Farms in Trefgarne were set in the alluvial plains fed by the fens and tributaries of the River Cleddau. The tidal estuary enabled sea traffic to reach Haverfordwest. Elizabeth would have been able to see the castle in Haverfordwest in all its glory and no doubt would have been a towering presence to hold her in awe on her trips to the town. The name of the town Haverfordwest means "ford used by heifers" from Old English hæfar=heifer. The family would have need of the trade in the town, and I imagine that is where there were able to sell the wool from the sheep of their farm. 

The Day family had moved into Haverfordwest and were housed in Fountain Row, near the castle, by the year of 1811. Here they had seven more children - five girls - and two boys. Infant mortality rates were higher in the towns and sadly several of their children did not live long. Lettice, Sarah and Elizabeth did survive and marry, and their family links have now been discovered and added to my family tree.
Haverfordwest is a market town, a corporate and Parliamentary Borough and aCounty of itself, whose houses, many of which are handsome, are arranged inseveral steep streets, well-paved and gas lighted, from the top of theacclivity down to the river, and the place may be noticed as the residenceof large numbers of respectable families and independent gentry.The trade in butter and com, hops, seeds and timber is considerable.Malting, tanning, currying, lime-burning and rope making are other branchesprosperously pursued.
George Day was listed as a Ropemaker in the first census of Wales in 1841; and from this small fact I can piece together his life as the primary income earner. 
In the 1800's ropes were constructed in ropewalks, very long buildings where strands the full length of the rope were spread out and then laid up or twisted together to form the rope. The cable length was thus set by the length of the available rope walk. This is related to the unit of length termed cable length. This allowed for long ropes of up to 300 yards long or longer to be made. These long ropes were necessary in shipping as short ropes would require splicing to make them long enough to use for sheets and halyards
Rope and twine merchants would have employed George either as a production worker or an overseer and their products would have been sold primarily in the town of Haverfordwest. The ropemakers were considered a minor industry in the area at the time, according to the town history:
The list of occupations given affords interesting reading, as most of them have now disappeared, thus showing how the character of the town has radically changed during the last hundred years. It is noted that there were 6 auctioneers and appraisers; 15 blacksmiths; 3.boot and shoes makers; 3 brewers; 23 butchers, 7 of the name of White; 7 butter and cheese makers; 7cabinet makers; 5 coopers;2 cork cutters; 8 corn merchants; 7 curriers; 5 lime merchants; 5 maltsters;7 porter merchants; 9 saddlers; 2 stay makers; 9 straw bonnet makers; 3 tallow chandlers; 7 tin plate workers; 8 surgeons; 3 tanners; 2 dyers; 31fire and insurance agents (one for the London Indisputable, another called the Trafalgar), 2 flag and slate merchants and the following miscellaneous occupations - pawnbroker; rope and twine merchant; basket maker; oyster merchant; paper maker; wool merchant;' poulterer; Paymaster-Sergeant in the Pembrokeshire Militia; wheelwright; gunsmith; glover and tawer; carrier and gilder.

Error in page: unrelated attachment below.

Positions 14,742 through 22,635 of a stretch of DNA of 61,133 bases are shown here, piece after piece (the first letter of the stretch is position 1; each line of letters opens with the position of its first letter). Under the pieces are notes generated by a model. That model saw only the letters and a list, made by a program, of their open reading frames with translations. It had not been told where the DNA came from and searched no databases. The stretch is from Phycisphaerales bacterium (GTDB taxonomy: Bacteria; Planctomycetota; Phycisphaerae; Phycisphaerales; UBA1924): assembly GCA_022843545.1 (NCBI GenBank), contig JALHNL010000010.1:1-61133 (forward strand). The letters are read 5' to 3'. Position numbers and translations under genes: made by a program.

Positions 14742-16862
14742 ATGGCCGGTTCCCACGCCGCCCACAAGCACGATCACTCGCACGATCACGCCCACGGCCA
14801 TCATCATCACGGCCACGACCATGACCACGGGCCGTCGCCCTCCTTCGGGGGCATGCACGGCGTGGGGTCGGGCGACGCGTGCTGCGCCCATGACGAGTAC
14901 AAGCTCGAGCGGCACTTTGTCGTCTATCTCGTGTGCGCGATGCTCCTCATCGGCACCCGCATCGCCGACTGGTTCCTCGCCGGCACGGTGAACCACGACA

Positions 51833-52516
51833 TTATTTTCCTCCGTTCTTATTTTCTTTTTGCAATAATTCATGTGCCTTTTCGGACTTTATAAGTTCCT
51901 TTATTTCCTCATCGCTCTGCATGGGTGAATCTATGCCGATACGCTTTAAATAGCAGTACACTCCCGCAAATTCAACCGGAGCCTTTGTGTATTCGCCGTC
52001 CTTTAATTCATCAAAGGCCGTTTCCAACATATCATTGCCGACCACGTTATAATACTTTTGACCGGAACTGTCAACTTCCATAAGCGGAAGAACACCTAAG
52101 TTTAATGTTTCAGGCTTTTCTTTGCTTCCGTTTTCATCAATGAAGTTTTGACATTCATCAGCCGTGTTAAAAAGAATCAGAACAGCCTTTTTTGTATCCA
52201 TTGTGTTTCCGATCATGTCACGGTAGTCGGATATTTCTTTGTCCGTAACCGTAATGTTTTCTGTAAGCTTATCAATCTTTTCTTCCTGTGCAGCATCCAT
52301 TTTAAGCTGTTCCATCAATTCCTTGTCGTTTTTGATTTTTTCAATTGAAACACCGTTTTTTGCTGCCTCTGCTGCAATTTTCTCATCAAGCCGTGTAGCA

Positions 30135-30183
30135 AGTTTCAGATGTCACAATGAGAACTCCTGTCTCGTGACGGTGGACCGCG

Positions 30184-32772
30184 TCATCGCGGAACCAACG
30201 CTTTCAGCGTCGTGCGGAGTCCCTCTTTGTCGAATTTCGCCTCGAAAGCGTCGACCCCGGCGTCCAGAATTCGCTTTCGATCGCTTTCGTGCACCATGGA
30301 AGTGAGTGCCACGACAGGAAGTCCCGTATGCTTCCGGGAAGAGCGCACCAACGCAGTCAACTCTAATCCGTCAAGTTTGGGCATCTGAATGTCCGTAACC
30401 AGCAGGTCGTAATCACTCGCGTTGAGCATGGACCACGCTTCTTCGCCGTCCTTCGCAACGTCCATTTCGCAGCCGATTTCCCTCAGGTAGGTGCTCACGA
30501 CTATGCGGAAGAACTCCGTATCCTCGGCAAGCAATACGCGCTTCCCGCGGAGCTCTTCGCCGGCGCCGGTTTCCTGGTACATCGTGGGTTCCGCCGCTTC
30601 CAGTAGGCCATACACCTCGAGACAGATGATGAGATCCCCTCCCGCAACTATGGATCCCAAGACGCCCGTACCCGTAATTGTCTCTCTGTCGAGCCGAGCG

The children would most probably have attended one of the local schools such as Free Grammar School (Rev. James Thomas, Headmaster) in Dew Street, close to Fountain Row.

The news of the day was available in three local newspapers in circulation:
1.               "The Pembrokeshire Herald," every Friday; 
2.               "Potter's Electric News"
3.               "Haverfordwest and Milford Haven Telegraph," every Wednesday.
One piece of poignant news was discovered in Pembrokeshire Herald and General Adviser -  
March 2nd 1866.DEATHS. On the 28th ult. at Fountains Row, in this town, Mr George Day, aged 86 years.
I have imagined my great x 3 grandmother Elizabeth as a midwife in my fictional stories and I wonder now how much of that was actually true. In my research I have discovered some wonderful historical writings about Midwifery and I especially liked this one about the life of Bridget Hodgson and her will. This one about Frances Hugh as a midwife in Haverfordwest is also of keen interest.

More research is the order of the day, and I believe I will find a wealth of fact and foundation knowledge of midwifery history here in the Deviant Maternity blog.

My story of Welsh Ancestors will continue ....